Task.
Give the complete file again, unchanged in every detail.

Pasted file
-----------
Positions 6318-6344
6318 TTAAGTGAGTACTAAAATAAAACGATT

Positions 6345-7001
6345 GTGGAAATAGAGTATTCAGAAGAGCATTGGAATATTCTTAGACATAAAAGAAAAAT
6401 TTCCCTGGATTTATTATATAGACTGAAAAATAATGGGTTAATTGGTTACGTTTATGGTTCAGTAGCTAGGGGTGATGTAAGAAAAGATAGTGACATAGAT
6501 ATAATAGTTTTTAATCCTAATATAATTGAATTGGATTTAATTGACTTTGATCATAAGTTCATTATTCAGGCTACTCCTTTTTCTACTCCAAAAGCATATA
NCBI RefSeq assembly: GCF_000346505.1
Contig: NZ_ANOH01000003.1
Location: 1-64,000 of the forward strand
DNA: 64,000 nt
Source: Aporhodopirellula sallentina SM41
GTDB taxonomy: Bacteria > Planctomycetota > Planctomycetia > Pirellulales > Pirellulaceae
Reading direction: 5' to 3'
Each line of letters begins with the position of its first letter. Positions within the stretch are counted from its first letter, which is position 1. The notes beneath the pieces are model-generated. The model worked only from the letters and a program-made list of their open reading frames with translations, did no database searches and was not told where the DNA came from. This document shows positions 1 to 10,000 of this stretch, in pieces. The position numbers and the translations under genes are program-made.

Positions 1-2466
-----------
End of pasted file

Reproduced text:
Positions 6318-6344
6318 TTAAGTGAGTACTAAAATAAAACGATT

Positions 6345-7001
6345 GTGGAAATAGAGTATTCAGAAGAGCATTGGAATATTCTTAGACATAAAAGAAAAAT
6401 TTCCCTGGATTTATTATATAGACTGAAAAATAATGGGTTAATTGGTTACGTTTATGGTTCAGTAGCTAGGGGTGATGTAAGAAAAGATAGTGACATAGAT
6501 ATAATAGTTTTTAATCCTAATATAATTGAATTGGATTTAATTGACTTTGATCATAAGTTCATTATTCAGGCTACTCCTTTTTCTACTCCAAAAGCATATA
NCBI RefSeq assembly: GCF_000346505.1
Contig: NZ_ANOH01000003.1
Location: 1-64,000 of the forward strand
DNA: 64,000 nt
Source: Aporhodopirellula sallentina SM41
GTDB taxonomy: Bacteria > Planctomycetota > Planctomycetia > Pirellulales > Pirellulaceae
Reading direction: 5' to 3'
Each line of letters begins with the position of its first letter. Positions within the stretch are counted from its first letter, which is position 1. The notes beneath the pieces are model-generated. The model worked only from the letters and a program-made list of their open reading frames with translations, did no database searches and was not told where the DNA came from. This document shows positions 1 to 10,000 of this stretch, in pieces. The position numbers and the translations under genes are program-made.

Positions 1-2466